Here are a few things running through my mind as I recall the start to a school year. This will be the first time in 39 years that I do not head back to school when summer ends. Perhaps you will find something useful as you prepare for "heading back to school."
I worked in a district that had a restriction regarding the use of only 20% of the wall space for posters, word walls, and student work. We also had regular fire marshall inspections. Be aware of these things before setting up your classroom. Do not block exit ways, power adapters, or network cable boxes.
Take the time to share a brief bio about yourself. If you own a pet, be sure to share that with students and then open the discussion for students to share back. Consider including a few "Getting to Know You" activities into the week one lesson plans.
Students will be nervous on the first day, especially the students who are attending for the first time. Students newly enrolled, 6th graders heading to middle school, and new colleagues can be made to feel welcome by your actions and body language. Arrange for student buddies for lunch time and be sure students know their way to the next class.
You may have the opportunity to use school wide rules or create your own. Whichever you use, be consistent. Students appreciate knowing what you expect and they respond to the fairness perceived. I had one main rule: Do the best you can. Using a T-chart and identifying what you expect the room to 'look like/sound like' is a helpful way to handle a discussion about the rules. Early in my career, a student asked me why I always gave attention to the students that did not do their work. It made me pause, and I immediately changed my practice to praise and acknowledge those that did their work in a timely manner and who followed the rules. I will never know for sure, but I believe that is the main reason I had few discipline problems.
Assign jobs to students, whether it is to connect the computer to a projector or to collect homework. Stacking chairs at the end of your final class of the day helps your custodial staff clean a bit easier. Delegate tasks that can be done by others and this will provide a bit more student contact time for you.
When planning for instruction, you may be required to follow a specific curriculum map for your school, district, or state. Many states are implementing the Common Core State Standards. This will not limit your creativity for class work and projects. Once you decide what to teach, consider ways of presenting the material to your students. If you have designed a flipped or blended classroom, will you need to create video tutorials? Do you have handouts to prepare? Remember that Verizon’s Thinkfinity Content Partners have lessons available that contain all necessary materials and resources and are aligned to the CCSS.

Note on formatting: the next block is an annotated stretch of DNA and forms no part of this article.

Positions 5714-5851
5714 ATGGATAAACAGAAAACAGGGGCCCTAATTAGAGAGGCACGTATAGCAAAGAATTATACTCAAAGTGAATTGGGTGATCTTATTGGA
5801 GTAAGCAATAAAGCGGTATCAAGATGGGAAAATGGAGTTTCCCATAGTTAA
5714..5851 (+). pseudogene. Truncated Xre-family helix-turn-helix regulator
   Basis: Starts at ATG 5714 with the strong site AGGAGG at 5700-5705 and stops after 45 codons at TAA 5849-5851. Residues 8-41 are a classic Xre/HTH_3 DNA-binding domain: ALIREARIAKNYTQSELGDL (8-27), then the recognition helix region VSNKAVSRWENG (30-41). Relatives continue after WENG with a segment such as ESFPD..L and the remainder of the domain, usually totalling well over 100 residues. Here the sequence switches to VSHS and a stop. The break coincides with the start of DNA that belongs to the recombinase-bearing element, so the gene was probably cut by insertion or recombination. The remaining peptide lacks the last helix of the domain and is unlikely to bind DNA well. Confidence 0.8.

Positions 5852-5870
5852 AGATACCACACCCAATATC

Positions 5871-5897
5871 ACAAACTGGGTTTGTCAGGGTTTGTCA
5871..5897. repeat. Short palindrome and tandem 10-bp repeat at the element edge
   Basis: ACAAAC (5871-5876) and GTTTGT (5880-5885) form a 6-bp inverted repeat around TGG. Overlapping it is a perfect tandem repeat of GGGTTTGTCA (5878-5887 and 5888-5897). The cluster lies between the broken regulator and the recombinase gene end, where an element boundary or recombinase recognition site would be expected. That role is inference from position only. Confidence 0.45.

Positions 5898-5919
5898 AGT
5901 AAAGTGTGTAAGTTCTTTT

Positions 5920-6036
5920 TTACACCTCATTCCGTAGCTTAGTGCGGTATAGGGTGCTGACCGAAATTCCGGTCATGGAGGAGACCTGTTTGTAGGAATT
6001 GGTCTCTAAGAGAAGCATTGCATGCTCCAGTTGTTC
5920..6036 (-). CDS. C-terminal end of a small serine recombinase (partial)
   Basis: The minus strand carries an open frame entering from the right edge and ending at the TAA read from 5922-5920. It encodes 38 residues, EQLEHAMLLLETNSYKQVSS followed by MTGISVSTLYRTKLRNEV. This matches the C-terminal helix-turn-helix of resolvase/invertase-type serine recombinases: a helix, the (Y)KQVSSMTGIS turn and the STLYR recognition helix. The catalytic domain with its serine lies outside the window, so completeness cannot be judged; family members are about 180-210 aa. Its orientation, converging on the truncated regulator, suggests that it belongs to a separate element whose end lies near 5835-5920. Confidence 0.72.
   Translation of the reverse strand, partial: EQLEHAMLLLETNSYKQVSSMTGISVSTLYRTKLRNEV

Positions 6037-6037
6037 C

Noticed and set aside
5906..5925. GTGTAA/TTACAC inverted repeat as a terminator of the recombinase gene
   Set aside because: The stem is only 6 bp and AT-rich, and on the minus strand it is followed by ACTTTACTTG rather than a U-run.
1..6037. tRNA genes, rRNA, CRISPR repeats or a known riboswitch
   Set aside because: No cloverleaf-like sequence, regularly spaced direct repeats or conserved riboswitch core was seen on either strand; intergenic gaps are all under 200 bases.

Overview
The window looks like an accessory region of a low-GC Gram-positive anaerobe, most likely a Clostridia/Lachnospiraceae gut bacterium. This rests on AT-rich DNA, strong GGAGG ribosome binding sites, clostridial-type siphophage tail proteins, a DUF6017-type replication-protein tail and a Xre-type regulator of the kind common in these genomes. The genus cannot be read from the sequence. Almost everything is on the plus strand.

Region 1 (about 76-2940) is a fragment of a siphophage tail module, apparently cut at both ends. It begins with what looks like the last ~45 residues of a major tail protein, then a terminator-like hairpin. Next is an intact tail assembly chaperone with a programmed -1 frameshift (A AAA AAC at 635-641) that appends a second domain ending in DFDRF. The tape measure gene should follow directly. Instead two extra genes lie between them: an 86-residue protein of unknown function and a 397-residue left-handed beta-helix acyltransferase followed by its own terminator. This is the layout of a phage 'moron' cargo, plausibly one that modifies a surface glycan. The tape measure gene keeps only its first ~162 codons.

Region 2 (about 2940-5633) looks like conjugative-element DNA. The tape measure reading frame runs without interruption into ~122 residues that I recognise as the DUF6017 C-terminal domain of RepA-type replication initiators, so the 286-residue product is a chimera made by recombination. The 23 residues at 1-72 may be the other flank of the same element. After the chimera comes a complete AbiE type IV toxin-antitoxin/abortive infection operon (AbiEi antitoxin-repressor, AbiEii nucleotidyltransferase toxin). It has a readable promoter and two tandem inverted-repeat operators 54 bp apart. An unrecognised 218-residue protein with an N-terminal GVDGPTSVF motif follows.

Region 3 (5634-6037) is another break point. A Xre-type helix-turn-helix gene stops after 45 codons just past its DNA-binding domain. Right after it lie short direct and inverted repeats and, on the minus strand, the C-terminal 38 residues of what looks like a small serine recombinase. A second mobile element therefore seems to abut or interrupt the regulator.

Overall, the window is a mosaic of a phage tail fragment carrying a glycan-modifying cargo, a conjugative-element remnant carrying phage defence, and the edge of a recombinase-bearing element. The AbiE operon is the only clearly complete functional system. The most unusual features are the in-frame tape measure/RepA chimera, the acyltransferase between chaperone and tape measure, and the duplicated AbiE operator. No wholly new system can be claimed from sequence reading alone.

If you are new to the profession or the school, feel free to ask questions of your administration and your colleagues. Remember there are no foolish questions.
Prepare for your absence
You will want to be with your students every day, but at times this isn't possible. Prepare your students and tell them what you expect in your absence. Follow through with any notes that may be left by the substitute. Prepare a "sub packet" that will assist your substitute and be sure to leave information on any student with special needs or considerations.
Personal Learning Communities
Consider joining and participating in one of the many available groups in the Verizon Thinkfinity Community. The I Teach group will offer resources, lesson ideas, and support. The Common Core group will focus on the standards and provide Content Partner information. The Mobile Learning group provides suggestions on integrating technology into your lessons. You are welcome to create your own PLC within the Thinkfinity Community.
Wishing you well for the coming school year!